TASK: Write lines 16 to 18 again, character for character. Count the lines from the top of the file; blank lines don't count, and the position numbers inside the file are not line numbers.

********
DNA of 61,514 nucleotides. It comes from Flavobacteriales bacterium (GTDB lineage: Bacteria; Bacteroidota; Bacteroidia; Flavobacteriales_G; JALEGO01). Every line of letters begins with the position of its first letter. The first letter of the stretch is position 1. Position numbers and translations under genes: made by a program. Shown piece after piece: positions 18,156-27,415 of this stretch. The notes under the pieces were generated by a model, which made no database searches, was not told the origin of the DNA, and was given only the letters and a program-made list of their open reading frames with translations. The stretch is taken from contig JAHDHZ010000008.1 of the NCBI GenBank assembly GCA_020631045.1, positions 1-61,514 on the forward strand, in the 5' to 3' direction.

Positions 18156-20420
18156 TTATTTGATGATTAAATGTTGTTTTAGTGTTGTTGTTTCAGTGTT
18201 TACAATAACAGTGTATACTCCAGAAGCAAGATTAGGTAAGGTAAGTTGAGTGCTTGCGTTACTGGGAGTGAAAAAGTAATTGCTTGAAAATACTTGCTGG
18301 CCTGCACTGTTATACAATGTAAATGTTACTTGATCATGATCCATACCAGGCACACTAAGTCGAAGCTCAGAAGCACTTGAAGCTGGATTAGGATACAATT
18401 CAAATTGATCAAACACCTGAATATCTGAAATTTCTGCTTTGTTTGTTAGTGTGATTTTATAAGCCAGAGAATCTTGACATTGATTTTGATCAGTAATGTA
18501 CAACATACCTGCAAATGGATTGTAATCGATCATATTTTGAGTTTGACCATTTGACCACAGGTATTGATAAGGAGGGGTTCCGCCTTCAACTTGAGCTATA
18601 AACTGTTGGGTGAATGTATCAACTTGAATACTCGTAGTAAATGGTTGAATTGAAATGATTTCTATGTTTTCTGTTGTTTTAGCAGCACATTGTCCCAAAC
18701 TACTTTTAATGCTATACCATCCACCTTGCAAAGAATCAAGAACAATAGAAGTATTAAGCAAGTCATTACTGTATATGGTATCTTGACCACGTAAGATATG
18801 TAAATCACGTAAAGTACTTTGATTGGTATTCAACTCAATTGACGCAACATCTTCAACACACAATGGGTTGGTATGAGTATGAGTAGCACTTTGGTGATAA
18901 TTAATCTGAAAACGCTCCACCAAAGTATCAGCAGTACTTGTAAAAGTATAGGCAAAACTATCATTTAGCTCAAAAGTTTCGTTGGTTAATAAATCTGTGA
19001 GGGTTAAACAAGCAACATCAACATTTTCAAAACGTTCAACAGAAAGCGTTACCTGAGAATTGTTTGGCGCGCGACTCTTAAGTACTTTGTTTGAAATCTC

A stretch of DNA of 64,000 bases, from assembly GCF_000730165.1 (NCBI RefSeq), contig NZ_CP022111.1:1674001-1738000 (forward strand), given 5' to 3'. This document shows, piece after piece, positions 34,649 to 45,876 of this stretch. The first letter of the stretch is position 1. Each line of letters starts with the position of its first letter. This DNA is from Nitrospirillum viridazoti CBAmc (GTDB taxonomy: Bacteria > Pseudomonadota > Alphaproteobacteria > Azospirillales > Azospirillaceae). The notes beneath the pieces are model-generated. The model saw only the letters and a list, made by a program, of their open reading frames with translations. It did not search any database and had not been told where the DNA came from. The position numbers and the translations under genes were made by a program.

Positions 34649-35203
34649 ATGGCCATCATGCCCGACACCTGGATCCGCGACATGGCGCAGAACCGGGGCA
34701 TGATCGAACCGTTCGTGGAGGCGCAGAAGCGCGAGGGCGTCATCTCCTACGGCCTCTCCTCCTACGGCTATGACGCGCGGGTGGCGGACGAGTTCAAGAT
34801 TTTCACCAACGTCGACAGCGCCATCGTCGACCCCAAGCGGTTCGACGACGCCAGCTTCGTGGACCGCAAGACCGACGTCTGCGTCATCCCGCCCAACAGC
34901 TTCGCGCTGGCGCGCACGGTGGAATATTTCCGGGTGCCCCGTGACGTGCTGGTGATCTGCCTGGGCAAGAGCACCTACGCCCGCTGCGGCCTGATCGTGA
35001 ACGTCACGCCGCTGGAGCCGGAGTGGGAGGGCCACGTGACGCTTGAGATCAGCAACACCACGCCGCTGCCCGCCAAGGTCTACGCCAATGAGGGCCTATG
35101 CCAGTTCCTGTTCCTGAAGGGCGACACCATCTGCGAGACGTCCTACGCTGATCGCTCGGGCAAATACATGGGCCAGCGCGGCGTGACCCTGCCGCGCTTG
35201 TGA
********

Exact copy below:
34701 TGATCGAACCGTTCGTGGAGGCGCAGAAGCGCGAGGGCGTCATCTCCTACGGCCTCTCCTCCTACGGCTATGACGCGCGGGTGGCGGACGAGTTCAAGAT
34801 TTTCACCAACGTCGACAGCGCCATCGTCGACCCCAAGCGGTTCGACGACGCCAGCTTCGTGGACCGCAAGACCGACGTCTGCGTCATCCCGCCCAACAGC
34901 TTCGCGCTGGCGCGCACGGTGGAATATTTCCGGGTGCCCCGTGACGTGCTGGTGATCTGCCTGGGCAAGAGCACCTACGCCCGCTGCGGCCTGATCGTGA